Elsewhere in this issue, you’ll find a pretty great piece on Florida’s in-the-starter-blocks medical marijuana industry, which is gearing up in the likely (according to polls) event that Amendment 2 passes in November. But likely is not certain, especially given the 60-percent hurdle constitutional amendments have to clear, and the probability that this off-year election will be dominated by the same old, white conservatives who four years ago stuck us with Skeletor as governor. And so, as Election Day nears, your television will be inundated with stories: Reefer Madness-esque tales of erstwhile angelic adolescents hooked on the devil’s weed, heartstring-tuggers about Grandpa finally getting relief from Parkinson’s, etc. I wanted to take this occasion to share a brief story of my own.
First, an admission: I’m pro-drugs. Or, rather, I believe the War on Drugs has been an abject failure, and that pot — and probably cocaine and mushrooms and molly and whatever else is powering dorm rooms these days — should be at the very least decriminalized, and better yet legalized, regulated and taxed (like alcohol and tobacco). History, after all, has shown demonstrably that eradicating vice is a fool’s errand.
I digress. The story I wish to tell concerns one of those old, white conservatives who voted for Rick Scott in 2010 and will probably do so again, someone I’ll refer to here only as a friend for reasons that I hope are obvious.
My friend served in Vietnam, and there witnessed things that shook his young psyche to the core. It would take another four decades for the Veterans Administration to declare him disabled due to post-traumatic stress. In the meantime, he tried to quell the anxiety and nightmares through drink and hard drugs, then family and religion, then psychiatric treatment. None of it worked. The demons never went away. He still fell into black holes of despair, weeks and months when the depression took over and he had to stave off suicidal thoughts.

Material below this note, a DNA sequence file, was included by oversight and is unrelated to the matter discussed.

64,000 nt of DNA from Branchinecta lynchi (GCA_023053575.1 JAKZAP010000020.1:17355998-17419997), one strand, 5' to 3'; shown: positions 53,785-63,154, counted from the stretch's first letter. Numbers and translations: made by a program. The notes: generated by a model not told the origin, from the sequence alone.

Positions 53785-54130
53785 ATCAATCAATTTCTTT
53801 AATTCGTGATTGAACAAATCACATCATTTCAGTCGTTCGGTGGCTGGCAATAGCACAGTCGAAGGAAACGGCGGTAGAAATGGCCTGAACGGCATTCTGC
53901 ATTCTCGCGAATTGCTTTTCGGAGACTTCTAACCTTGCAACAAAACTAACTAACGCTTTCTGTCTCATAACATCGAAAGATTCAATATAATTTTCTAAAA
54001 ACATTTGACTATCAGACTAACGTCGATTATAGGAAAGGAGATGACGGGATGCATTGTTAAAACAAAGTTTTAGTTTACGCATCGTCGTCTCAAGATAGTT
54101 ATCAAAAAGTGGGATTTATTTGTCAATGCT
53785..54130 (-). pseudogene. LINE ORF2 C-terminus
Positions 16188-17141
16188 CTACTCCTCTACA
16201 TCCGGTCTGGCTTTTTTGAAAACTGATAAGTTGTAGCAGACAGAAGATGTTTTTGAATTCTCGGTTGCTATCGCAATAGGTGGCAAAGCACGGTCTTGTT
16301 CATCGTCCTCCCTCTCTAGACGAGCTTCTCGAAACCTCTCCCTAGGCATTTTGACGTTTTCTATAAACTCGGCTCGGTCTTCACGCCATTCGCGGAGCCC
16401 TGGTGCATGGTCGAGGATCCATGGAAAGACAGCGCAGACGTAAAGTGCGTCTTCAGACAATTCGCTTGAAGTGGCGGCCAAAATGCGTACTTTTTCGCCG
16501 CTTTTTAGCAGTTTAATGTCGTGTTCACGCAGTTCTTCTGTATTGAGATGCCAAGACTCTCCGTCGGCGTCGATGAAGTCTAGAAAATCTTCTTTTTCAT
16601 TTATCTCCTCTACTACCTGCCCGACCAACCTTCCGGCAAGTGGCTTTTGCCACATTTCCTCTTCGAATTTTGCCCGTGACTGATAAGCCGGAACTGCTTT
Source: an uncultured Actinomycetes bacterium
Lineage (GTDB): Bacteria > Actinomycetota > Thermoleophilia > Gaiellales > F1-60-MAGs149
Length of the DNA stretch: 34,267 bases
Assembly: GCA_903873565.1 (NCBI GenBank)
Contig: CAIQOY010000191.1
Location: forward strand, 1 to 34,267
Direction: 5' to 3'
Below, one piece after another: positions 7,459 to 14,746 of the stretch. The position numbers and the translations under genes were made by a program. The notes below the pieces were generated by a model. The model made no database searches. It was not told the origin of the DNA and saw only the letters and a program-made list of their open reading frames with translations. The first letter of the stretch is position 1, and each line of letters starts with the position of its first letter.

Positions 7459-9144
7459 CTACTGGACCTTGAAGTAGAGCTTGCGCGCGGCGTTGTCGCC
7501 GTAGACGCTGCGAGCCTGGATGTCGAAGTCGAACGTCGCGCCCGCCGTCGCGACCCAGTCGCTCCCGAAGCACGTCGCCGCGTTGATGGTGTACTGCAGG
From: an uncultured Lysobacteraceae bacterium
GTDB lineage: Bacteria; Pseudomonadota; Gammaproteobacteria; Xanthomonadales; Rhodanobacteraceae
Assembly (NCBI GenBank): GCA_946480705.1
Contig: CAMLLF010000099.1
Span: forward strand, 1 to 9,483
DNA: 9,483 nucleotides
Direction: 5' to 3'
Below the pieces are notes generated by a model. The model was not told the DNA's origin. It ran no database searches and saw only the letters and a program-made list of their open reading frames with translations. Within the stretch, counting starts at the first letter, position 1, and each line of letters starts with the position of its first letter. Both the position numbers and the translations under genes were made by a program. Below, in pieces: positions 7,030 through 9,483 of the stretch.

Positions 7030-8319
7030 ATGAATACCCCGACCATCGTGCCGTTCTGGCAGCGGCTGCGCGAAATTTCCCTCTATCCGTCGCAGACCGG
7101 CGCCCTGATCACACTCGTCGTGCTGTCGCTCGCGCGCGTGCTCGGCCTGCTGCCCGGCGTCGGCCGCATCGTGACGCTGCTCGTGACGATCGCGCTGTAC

But disability allowed him to retire, and retirement meant no more drug tests. So he bought some grass, and it worked for him like nothing else had. He was finally able to relax. Now, every afternoon at about 5 o’clock, my friend sits on his back patio and watches the birds in his backyard and smokes a bowl. Then he eats and reads or watches TV and goes to bed. He’s doing very well.
He’ll never be completely free of PTSD, but at least he’s no longer enslaved by it. Marijuana, I’m convinced, helped save his life.
His story is anecdotal, but he’s not alone: Right now, the Iraq and Afghanistan Veterans of America are lobbying the federal government to test marijuana as a treatment for PTSD. “Anecdotally, we’re hearing it’s working,” a member of the IAVA’s legislative staff told the Washington Times last week, “but we want to have evidence behind it to understand the positives and negatives.”
I’m not under the illusion that pot is a cure-all, or naïve enough to say its legalization will be without unintended consequences. But I find it galling that, in the eyes of Florida law, my friend is a criminal who must risk jail and the black market to get his medicine — and that there are moral crusaders out there who think this is somehow good policy.